« Ind. Gov't. - Worth rereading, quotes from Nov. 19, 2013 NWI Times story | Main | Ind. Decisions - 7th Circuit case from Illinois" "Prosecutor Can Be Sued For Abusive Investigation and Misconduct" »
Wednesday, January 29, 2014
Ind. Decisions - Court of Appeals issues 2 today (and 20 NFP)
For publication opinions today (2):
In Ralph Andrews v. MOR/Ryde International, Inc., a 9-page, 2-1 opinion, Judge Pyle writes:
In this interlocutory appeal, Ralph Andrews (“Andrews”) appeals the trial court’s order finding that should his complaint against Mor/Ryde for breach of contract be successful at a future trial, the damages awarded under Indiana Code § 24-4-7-5(b), the Indiana Sales Representative Act (“the Act”), are punitive in nature, and, therefore, would be subject to the evidentiary standard, limitation, and diversion provisions of Indiana’s punitive damages statute under Indiana Code § 34-51-3-1 et seq. We affirm. * * *In Cory L. Meadows v. State of Indiana, a 9-page opinion, Sr. Judge Sharpnack writes:
Hence, we also presume that if the legislature intended the damages awarded under the Act to be something other than punitive in nature, it could have specifically exempted those damages from the requirements of I.C. § 35-51-3-1 et. seq. Therefore, when a plaintiff has alleged bad faith under the Act, the plaintiff must show bad faith by clear and convincing evidence, and any exemplary damages awarded are subject to the requirements of I.C. § 35-51-3-1 et. seq. The judgment of the trial court is affirmed.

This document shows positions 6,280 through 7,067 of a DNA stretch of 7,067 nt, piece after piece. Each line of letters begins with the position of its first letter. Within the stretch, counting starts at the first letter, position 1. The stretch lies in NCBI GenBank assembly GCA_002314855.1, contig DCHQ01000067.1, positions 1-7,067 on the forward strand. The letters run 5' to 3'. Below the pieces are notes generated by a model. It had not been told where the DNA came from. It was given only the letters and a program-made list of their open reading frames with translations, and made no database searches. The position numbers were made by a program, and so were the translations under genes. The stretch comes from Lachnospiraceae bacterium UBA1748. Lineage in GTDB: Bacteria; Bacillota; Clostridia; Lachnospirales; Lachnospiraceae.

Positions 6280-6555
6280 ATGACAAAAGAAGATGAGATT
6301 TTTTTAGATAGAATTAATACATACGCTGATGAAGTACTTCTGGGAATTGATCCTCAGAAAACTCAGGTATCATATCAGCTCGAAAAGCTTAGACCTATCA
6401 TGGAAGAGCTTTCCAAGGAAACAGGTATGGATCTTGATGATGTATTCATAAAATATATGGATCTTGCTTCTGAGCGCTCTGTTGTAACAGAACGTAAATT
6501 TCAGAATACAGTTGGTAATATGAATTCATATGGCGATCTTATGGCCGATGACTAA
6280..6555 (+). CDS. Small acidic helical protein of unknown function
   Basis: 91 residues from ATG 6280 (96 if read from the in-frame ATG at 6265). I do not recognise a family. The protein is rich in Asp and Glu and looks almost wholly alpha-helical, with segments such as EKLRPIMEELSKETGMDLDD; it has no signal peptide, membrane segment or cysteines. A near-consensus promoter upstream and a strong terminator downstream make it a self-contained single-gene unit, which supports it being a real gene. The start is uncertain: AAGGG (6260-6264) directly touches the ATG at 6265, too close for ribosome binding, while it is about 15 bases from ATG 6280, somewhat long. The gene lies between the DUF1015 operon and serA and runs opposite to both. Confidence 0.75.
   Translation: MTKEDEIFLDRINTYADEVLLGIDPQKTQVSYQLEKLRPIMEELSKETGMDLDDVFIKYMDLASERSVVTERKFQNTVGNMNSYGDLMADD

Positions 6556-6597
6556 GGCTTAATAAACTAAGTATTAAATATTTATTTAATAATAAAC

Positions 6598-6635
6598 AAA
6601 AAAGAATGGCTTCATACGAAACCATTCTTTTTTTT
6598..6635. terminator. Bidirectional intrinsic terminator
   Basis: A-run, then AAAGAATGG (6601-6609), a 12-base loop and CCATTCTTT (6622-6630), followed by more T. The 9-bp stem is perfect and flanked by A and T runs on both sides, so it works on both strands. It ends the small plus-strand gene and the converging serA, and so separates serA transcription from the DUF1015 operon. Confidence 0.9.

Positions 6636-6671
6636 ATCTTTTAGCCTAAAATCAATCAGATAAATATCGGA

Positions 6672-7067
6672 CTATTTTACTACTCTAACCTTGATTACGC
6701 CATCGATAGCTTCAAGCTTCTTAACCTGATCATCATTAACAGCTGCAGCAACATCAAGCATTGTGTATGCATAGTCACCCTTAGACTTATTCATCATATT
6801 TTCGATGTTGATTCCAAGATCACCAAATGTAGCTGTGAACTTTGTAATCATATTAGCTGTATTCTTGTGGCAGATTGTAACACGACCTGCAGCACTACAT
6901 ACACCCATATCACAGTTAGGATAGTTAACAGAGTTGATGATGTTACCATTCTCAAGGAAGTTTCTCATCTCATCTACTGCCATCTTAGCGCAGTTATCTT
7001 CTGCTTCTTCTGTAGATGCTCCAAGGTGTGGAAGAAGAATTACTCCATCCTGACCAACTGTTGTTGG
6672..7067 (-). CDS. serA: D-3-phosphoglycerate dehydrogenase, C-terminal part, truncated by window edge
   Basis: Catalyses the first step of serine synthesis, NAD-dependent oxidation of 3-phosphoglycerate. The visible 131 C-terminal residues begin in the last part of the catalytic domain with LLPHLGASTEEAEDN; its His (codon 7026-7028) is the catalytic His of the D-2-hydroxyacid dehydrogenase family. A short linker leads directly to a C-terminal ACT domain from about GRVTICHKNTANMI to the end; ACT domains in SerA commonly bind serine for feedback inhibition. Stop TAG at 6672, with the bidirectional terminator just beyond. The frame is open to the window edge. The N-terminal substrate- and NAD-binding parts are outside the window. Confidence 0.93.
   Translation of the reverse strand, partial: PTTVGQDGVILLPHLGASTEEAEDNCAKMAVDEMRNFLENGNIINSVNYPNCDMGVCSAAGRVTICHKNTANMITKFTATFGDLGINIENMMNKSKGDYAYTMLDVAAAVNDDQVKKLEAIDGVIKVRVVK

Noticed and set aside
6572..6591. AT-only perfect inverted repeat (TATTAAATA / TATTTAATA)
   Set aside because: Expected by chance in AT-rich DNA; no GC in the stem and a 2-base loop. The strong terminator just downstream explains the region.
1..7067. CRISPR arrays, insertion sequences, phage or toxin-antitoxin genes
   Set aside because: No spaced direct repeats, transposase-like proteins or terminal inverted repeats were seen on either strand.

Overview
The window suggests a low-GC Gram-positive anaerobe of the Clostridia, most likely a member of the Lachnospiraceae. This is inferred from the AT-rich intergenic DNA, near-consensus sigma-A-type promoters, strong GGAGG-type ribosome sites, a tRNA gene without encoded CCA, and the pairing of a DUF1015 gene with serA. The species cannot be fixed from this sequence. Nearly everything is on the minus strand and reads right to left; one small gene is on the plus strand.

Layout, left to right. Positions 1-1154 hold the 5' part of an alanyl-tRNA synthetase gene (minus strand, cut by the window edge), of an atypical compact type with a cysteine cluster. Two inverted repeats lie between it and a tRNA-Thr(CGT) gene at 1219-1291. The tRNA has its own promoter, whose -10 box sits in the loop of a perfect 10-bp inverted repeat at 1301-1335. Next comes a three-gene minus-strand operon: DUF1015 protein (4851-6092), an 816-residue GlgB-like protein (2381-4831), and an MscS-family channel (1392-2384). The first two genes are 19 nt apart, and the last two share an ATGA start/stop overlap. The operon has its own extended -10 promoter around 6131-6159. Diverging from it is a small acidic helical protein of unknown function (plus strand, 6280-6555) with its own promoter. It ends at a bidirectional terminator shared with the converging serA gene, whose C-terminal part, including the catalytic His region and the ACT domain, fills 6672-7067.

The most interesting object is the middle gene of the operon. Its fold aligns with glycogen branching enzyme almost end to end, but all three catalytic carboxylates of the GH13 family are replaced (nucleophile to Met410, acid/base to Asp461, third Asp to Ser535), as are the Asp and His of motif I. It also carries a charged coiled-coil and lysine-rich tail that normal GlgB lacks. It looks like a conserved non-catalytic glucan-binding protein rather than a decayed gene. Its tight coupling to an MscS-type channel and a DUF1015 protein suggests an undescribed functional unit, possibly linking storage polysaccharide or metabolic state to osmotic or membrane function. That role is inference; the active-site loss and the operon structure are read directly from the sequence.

CRONE, J., concurs.
BARNES, J., dissents with opinion. [that begins, at p. 7] I respectfully dissent. I do not believe the general statutes and principles governing “punitive” damages control an express statutory award of “exemplary” damages under the Indiana Sales Representative Act, even if those two words are sometimes used interchangeably.
Cory L. Meadows appeals the trial court’s denial of his request for credit time. Meadows presents the case in terms of whether electronic monitoring is restrictive enough to require a grant of credit time. Rather, the case is in terms of whether it is an abuse of discretion to deny credit to a person who fails to comply with conditions for participation in a drug court program under a deferral of conviction and sentence plea agreement. We affirm. * * *NFP civil opinions today (6):
In sum, after careful evaluation of the statutory provisions governing sentencing, electronic monitoring, and deferral programs and after considering the objectives of the deferral programs, we conclude that it was within the trial court’s discretion to deny Meadows credit toward his sentence for time he spent on electronic monitoring while participating in a deferral program.
NFP criminal opinions today (14):
Posted by Marcia Oddi on January 29, 2014 11:31 AM
Posted to Ind. App.Ct. Decisions